VI. I’m fighting things I cannot see

In this review: Suzanne Vega, Suzanne Vega (A&M, 1985).

Suzanne Vega was just always out of earshot for me.  My friends listened to her and she influenced the music I liked.  With the exception of the inclusion of a track or two of hers on a mixtape here and there, it wasn’t until the DNA remix of ‘Tom’s Diner’ got some major radio play in the mid-90s that I began to think about her in her own right.

Listening to her self-titled 1985 debute, it is very clear that she started as she meant to I find the clarity of her vision to be really amazing, especially for a first release.  There is something about the clear, intellectual vocals paired with just-complex-enough instrumental backing that sounds timeless.  In an age of overblown stadium rock, Suzanne Vega stands out for its intimacy.

But if intimate it is not small or insular.  The topics she covers are actually quite bold.  A strong feminist, or at the very least empowered, theme comes across.  Love is complex, but it is also not about objectification.  In ‘Marlene on the Wall’, one of her best known tracks, Vega deals with the very reverse: the actual fall out of being in a toxic relationship from the point of view of a woman struggling against societal expectations of how she is supposed to behave.  Perhaps in our post truth era such themes resonate particularly.  Actually, songs like ‘Straight Lines’ (which I think is all about mental health) speak of the empowerment that comes from self knowledge and self belief.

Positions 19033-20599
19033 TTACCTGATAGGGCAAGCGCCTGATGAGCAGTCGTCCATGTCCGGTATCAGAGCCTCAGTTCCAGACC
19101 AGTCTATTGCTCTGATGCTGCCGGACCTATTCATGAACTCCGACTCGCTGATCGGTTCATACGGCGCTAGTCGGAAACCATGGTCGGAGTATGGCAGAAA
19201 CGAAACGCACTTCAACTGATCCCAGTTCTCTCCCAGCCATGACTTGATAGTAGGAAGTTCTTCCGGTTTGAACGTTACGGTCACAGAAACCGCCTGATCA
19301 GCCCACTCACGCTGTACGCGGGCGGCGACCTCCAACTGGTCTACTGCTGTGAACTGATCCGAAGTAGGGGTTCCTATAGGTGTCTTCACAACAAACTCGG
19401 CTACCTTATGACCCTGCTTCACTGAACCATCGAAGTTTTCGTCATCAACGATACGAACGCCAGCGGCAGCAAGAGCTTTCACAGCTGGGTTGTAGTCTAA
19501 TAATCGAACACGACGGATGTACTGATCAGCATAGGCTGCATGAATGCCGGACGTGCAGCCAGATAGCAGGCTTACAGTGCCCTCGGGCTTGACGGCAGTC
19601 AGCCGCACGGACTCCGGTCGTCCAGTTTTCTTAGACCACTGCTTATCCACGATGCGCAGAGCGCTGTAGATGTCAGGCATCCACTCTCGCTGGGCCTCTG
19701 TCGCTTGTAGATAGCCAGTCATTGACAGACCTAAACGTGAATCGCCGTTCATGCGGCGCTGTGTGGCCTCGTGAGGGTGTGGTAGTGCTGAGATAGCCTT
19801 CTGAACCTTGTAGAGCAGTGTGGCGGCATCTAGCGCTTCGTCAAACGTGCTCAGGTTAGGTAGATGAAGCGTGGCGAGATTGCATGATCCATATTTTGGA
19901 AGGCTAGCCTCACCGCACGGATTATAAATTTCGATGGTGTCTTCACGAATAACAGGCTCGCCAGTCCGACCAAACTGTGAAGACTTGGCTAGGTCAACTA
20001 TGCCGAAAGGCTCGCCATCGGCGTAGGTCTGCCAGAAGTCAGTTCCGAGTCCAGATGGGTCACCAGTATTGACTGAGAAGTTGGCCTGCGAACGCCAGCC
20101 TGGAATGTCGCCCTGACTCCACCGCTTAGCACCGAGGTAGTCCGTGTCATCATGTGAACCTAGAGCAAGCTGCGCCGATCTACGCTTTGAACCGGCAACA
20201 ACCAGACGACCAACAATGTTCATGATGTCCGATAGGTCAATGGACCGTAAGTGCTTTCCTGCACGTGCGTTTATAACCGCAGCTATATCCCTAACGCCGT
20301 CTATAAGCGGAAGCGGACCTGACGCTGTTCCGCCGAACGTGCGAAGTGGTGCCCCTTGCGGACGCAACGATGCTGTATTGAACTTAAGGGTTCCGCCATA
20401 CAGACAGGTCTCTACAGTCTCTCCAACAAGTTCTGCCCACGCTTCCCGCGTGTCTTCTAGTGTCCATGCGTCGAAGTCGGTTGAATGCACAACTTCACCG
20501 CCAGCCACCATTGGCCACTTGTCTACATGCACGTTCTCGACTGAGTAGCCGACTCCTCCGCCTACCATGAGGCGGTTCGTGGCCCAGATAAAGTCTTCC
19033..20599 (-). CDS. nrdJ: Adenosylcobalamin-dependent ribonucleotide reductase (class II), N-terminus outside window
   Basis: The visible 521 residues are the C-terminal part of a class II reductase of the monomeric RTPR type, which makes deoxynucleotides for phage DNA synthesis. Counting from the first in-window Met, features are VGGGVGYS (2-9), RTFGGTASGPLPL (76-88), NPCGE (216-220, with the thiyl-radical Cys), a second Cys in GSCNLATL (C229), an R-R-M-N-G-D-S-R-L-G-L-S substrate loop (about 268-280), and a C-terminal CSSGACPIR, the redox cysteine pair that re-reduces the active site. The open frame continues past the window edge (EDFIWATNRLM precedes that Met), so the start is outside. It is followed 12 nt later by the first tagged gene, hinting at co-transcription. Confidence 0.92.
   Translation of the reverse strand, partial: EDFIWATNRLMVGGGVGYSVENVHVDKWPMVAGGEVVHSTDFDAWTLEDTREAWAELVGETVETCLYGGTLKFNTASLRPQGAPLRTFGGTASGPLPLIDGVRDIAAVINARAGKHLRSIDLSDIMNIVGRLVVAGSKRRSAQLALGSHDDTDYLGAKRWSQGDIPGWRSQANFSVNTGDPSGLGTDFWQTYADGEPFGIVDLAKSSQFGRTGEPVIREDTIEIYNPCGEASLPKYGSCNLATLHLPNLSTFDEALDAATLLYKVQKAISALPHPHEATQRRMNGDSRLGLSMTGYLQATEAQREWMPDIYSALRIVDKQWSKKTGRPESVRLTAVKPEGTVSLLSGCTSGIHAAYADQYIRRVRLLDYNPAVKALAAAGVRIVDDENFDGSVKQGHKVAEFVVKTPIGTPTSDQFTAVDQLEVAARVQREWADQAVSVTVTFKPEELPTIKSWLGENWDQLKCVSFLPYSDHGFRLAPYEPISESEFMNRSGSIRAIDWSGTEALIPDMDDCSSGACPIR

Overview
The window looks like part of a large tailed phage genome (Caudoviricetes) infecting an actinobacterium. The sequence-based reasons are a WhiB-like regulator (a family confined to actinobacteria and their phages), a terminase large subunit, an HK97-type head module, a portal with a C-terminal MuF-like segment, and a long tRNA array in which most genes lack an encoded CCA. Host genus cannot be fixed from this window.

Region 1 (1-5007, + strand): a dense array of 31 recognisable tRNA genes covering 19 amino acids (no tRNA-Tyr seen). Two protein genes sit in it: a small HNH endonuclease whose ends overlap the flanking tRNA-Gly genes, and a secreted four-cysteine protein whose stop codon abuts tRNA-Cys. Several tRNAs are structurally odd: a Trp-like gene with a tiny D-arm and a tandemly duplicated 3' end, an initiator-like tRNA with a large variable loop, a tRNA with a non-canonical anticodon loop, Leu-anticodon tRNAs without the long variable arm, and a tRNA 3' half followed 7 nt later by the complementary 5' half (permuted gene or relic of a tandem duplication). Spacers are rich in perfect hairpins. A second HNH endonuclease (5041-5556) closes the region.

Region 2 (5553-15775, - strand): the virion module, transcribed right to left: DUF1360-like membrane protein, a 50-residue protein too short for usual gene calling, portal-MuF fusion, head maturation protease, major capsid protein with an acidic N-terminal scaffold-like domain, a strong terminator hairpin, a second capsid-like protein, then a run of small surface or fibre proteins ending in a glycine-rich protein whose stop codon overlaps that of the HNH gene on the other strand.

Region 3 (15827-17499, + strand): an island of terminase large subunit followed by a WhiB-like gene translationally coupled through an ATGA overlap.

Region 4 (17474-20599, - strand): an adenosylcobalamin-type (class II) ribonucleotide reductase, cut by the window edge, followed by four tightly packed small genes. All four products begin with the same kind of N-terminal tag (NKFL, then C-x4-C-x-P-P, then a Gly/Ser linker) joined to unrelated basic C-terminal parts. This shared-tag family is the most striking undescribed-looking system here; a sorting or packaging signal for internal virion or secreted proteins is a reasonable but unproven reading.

The subject matter doesn’t weight down the songs, though.  There is an effervescence throughout this album that is very beguiling.  Vega occasionally lulls you into a false sense that this is all a bit of bubblegum.  But the words and thoughts worm their way into your mind in a way that hasn’t happened to me very often.  I found myself staring into space at work this week thinking about ‘Small Blue Thing’.  I’m not sure I understand the song completely, but I did wonder if I was/is/have ever been a small thing in someone else’s pocket.

My friends who listened to Vega were all women.  I have an inkling about why Vega’s music would appeal especially to young women trying to find their way in a very uncongenial world.  Vega is smart and sharp, and unapologetically so, but she also seems to play the system.  The messages in her songs aren’t sugar coated but they also aren’t fully frontal.  There is almost a guide-book quality to this album, almost like Vega is teaching her listeners how to appear to conform whilst actually questioning, questioning, questioning.  If I had been a teenage woman I can certainly see why I’d have wanted to listen to what Vega was saying.  To my ears now, it’s also a call to question how I approach relationships and how I view those around me and their relationships.  Vega calls for equality and equity, but also for criticality and clarity.

We could all use some practice on recognising those.


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